Andrea asked me why I love road trips. (She asks the best questions.) I like the movement, the going down the road, the world going by, the changing scenery and changing weather. I like seeing new things and seeing old things with new eyes. I like the people we meet — often people we wouldn’t otherwise run into. And there are always the serendipitous moments: something someone says or does, something unexpected that happens. It’s also a more simple life: pack up in the morning, get in the car, unpack in the evening, sleep — don’t have to make the bed or wash the dishes, away from the worries at home. We carry more stuff than when I traveled by motorcycle, but we still have less Stuff than when at home.
I love it for a while, then I want to be home, in the familiar, connected to the people and activities there. It’s a balance. I feel very fortunate to be able to do it still.
Susanville appears to be a poor town, although we didn’t see all of it or get to know it very well. The one brewery, Lassen Ale Works, had a pretty good porter. And porters often aren’t available in the summer. So chalk one up for Susanville.
I told Andrea only that we were going to Reno and it would be a surprise after that. She assumed we would head east from Reno, but I turned south, into the empty land. She’s usually a pretty good sport, but I was pushing her limits with that.
Nevada always surprises me a little. I think of it as barren, but now and then we come over a rise and there is a valley of green fields and farms or ranches. The crops seem to be mainly hay, but we also saw sorghum and something neither of us could identify.
We stopped in Hawthorne — home of either the Army’s largest ammo depot or the world’s largest ammo depot, I forget — to charge the car. Lunch was at the small truck stop there. One of the problems with the Tesla is that we want to eat lunch within walking distance of the charger, and the selection may be severely limited.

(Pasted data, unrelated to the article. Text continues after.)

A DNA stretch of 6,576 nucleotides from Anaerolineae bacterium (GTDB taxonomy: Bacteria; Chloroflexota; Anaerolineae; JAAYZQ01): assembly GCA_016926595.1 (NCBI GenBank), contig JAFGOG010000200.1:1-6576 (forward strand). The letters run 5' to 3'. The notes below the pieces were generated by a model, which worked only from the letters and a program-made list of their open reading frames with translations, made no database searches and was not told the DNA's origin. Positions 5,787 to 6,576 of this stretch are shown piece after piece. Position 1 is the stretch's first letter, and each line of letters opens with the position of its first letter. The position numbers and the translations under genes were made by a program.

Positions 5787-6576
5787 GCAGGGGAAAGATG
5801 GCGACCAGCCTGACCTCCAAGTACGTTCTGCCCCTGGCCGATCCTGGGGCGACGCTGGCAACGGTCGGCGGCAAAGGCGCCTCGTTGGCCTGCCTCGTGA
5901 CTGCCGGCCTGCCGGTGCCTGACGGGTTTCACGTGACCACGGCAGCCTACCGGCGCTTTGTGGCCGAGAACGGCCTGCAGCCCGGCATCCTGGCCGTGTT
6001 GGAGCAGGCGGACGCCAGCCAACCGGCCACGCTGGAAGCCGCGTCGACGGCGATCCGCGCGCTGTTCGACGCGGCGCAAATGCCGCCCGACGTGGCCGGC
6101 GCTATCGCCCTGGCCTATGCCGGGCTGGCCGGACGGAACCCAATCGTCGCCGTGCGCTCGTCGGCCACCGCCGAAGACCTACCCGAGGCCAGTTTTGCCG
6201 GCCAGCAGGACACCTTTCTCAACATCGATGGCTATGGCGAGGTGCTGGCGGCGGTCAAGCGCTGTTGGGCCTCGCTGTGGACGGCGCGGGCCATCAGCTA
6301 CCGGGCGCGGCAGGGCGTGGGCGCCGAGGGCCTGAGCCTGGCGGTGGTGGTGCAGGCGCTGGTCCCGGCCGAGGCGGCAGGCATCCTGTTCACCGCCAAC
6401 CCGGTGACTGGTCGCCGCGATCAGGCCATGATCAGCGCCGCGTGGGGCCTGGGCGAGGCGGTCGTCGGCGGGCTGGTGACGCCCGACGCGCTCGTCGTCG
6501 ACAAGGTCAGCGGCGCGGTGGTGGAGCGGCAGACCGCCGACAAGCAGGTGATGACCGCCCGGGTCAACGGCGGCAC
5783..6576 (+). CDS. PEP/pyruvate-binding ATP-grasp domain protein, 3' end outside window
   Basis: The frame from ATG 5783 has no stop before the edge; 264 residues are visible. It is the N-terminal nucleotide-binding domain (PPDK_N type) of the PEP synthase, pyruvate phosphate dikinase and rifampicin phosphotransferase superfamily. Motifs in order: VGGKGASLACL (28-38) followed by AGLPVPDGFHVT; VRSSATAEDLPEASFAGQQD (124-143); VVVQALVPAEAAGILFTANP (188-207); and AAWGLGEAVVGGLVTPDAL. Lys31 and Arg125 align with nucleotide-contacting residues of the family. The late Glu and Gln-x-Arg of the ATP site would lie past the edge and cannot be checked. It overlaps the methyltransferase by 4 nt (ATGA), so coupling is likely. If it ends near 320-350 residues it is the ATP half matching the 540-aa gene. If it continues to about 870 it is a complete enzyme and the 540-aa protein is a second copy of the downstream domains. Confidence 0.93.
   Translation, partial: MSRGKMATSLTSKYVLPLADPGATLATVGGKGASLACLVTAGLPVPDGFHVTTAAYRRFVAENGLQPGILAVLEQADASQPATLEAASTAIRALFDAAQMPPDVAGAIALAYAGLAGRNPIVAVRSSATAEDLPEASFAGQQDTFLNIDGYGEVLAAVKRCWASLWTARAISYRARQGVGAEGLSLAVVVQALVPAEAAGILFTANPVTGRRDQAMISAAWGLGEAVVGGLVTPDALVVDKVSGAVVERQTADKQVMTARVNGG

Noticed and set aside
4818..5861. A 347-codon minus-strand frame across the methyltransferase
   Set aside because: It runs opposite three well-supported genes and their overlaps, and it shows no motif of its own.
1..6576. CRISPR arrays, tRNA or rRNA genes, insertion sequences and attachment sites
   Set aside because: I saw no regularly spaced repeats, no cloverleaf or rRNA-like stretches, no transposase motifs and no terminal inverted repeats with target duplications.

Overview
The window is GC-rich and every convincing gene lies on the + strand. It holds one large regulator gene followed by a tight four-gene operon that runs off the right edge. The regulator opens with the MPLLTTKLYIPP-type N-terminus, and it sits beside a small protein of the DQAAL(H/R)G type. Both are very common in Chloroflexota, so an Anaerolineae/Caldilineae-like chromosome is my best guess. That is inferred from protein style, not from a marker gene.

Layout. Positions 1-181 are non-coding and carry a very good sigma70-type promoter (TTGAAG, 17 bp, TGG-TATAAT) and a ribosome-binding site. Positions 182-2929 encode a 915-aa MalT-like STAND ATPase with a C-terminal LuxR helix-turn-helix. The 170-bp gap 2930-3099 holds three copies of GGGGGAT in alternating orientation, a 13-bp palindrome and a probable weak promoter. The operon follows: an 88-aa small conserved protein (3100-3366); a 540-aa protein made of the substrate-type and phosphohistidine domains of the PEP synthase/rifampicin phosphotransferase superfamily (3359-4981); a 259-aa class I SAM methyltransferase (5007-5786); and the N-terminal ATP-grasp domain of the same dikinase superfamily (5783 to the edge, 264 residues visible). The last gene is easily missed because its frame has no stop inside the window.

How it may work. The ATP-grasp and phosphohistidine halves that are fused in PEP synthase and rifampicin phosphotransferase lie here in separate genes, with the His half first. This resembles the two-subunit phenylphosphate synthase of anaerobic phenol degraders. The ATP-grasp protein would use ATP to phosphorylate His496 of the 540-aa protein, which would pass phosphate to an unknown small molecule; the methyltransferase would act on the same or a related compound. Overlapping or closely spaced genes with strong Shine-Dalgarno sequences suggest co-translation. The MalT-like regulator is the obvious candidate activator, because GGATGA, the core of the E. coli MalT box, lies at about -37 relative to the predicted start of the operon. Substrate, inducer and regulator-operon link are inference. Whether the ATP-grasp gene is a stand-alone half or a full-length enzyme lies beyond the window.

Nevada is open land in many places. We drove for miles with no sign of humans other than the road, the traffic on the road, and perhaps a fence along the road. I love the open land, but this was pretty sere.
The road was wonderfully wide and of smooth pavement. This is the main road between Nevada’s two main cities, and it is very well maintained.
Andrea likes historic hotels. We’ve had some questionable experiences with them, but we lucked out here. The Mizpah Hotel in Tonopah was built in 1907 and, at five stories, was the tallest building in Nevada at the time. It has been beautifully restored. I reserved the Lady in Red Room. (She was a mysterious woman who came to town, “entertained the miners in her room,” and was murdered in the room. Reportedly she still haunts it.
Whatever reservations Andrea had about trekking south through the Nevada outback were gone once she saw the room.
Tonopah is an old silver-mining town. It claims to have had the richest mines second only to Virginia City. But it’s seen better days.
We got into a short conversation with a man standing outside the pawnshop. Andrea asked him if he lived here. He said he did, unfortunately, but it wasn’t too bad because it was a dress rehearsal for hell.
There’s live music tonight in the hotel’s bar. Late afternoon it was choked with people. It turns out Nevada Humanities is having their annual retreat here this weekend. (Somehow Nevada Humanities sounds vaguely like an oxymoron to me, but with that I’m showing my prejudice. And that’s why I love road trips. It gets me out of my cocoon.)